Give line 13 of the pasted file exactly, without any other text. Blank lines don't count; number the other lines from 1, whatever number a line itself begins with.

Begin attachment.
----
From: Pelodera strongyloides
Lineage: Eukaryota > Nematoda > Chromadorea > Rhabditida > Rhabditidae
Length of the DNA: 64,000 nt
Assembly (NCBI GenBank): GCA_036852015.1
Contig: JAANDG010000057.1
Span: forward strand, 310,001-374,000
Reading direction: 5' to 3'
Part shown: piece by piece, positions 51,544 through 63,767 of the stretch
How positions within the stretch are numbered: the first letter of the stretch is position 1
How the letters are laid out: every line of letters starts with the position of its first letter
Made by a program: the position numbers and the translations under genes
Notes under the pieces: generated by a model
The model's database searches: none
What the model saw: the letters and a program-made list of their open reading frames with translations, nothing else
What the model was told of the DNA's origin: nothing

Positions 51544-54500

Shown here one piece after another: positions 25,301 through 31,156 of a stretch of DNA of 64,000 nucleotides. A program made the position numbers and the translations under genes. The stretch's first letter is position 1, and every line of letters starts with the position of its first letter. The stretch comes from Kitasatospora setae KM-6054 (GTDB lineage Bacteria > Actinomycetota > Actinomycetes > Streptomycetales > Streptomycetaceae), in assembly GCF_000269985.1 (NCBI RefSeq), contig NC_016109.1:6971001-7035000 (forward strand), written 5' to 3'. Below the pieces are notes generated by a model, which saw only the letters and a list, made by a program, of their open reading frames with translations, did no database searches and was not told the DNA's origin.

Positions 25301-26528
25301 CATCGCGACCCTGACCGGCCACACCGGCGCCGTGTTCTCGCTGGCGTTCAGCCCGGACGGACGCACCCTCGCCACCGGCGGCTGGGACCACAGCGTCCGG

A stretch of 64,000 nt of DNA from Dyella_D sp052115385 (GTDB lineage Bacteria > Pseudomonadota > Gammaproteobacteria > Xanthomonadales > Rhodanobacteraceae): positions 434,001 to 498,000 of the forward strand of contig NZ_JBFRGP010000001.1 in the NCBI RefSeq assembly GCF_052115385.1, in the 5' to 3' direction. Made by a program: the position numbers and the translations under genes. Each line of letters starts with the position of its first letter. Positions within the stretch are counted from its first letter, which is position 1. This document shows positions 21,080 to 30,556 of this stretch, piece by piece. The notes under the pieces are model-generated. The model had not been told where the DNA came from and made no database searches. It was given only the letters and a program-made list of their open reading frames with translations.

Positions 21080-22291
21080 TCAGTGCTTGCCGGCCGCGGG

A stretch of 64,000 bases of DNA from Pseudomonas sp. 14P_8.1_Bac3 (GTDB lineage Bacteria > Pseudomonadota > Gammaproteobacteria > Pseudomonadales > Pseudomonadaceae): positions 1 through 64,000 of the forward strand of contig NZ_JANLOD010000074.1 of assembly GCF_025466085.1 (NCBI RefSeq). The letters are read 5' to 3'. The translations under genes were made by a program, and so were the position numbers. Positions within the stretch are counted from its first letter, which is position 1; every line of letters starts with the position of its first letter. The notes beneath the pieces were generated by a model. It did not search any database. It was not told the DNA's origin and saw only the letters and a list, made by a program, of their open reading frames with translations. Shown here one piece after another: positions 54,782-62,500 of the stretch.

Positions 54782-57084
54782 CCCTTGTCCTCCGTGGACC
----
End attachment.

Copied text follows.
The model's database searches: none